Homework Question on Public Health Programs
Policy analysis is about finding out what governments do, why they do it, and what difference those activities make. One result of that process is considering the termination of a program. However, this is not an easy process.
(1) Why are government programs seldom terminated? Provide at least three reasons in your response.
(2) Please present an example of a government program that should have been terminated and explain how it may have survived (think about stakeholders and their interests).
Remember to incorporate key terms/concepts from your required readings along with replying to your classmates. You are also expected to reference the assigned readings while properly citing all sources. Initial posts should be at least 300 words in length (but less than 500 words).
Homework Answer on Public Health Programs
Government policies and programs do not end automatically. In as much as they sometimes face stiff public resistance to change or termination, ending government programs remains one of the most challenging steps to take within the public sector. The major reasons why government programs are seldom terminated include high implementation costs, influence from interest parties and intellectual reluctance.
- High Implementation Costs
The high cost of implementing government programs plays a major role in ensuring that they run to their full term or implementation period. In order not to appear as having wasted the money on programs that do not fulfill their objectives, governments reluctantly ignore the need to terminate a given program even if it has lost its relevance. Millions of people rely upon and receive government programs for example; the Medicaid serves approximately 35 percent of the American population. According to Scheirer and Dearing (2011), the large financial responsibilities from the government needed to ensure the program remain afloat run into billions in addition to the amount of money needed for its start up. From its inception to its implementation, such public health programs require a lot of money. Therefore, the government remains reluctant to admit that the money that was allocated for the program goes to waste with its termination.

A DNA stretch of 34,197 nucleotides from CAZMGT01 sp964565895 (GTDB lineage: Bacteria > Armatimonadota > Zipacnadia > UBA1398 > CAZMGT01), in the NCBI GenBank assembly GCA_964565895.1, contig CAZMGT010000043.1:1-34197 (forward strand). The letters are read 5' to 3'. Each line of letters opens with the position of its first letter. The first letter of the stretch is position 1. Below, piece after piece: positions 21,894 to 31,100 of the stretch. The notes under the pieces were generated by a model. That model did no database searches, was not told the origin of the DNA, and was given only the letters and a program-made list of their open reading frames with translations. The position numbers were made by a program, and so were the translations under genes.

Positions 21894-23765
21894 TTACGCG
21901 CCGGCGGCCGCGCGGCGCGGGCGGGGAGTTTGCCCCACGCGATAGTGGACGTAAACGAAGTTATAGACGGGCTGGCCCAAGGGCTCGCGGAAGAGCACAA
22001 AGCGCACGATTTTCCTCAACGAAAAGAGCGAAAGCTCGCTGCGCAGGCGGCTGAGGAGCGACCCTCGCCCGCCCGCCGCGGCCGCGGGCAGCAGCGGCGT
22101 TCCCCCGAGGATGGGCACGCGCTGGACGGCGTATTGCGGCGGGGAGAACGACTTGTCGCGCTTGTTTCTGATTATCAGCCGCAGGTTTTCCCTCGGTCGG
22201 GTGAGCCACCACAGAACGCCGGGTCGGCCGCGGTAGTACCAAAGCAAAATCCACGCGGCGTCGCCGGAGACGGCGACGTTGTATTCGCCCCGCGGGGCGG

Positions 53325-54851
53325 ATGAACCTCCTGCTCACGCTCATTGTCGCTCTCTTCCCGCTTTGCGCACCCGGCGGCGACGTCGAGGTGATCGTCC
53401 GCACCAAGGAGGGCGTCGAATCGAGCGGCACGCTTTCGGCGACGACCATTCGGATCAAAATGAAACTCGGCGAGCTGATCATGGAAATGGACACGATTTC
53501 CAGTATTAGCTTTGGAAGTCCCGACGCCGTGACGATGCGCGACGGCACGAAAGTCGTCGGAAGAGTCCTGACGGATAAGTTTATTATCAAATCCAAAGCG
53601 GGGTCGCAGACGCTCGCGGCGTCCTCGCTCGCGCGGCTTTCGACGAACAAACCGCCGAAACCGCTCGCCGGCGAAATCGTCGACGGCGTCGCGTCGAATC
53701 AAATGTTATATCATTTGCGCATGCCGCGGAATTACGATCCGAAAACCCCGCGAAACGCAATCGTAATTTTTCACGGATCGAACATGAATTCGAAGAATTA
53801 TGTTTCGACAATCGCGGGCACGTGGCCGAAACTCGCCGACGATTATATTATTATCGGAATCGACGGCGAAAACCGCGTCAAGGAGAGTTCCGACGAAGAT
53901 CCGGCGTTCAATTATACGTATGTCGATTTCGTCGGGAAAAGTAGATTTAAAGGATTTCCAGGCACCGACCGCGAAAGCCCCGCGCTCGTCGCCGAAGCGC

- Influence of Interest Parties
Interest parties such as Non-Governmental Organizations, Lobbying groups, the private sector, and watchdog groups often play a very vital role in the passage and implementation of government policies. For instance, major public health policies and programs are often sponsored and have a hand of third party interest groups. In order to protect their interest in the programs, these third party groups often stand as big impediments to any attempt to repeal, change, or terminate any government program they deem to be serving their interests. For instance, the Minnesota Care program received a large percentage of funding from the public sector, which means that its support and relevance remain with the public interest groups. Any attempt by the government to terminate it or change its relevance may face stiff opposition from not only the public sector but also from the beneficiaries of the program (Scheirer & Dearing, 2011).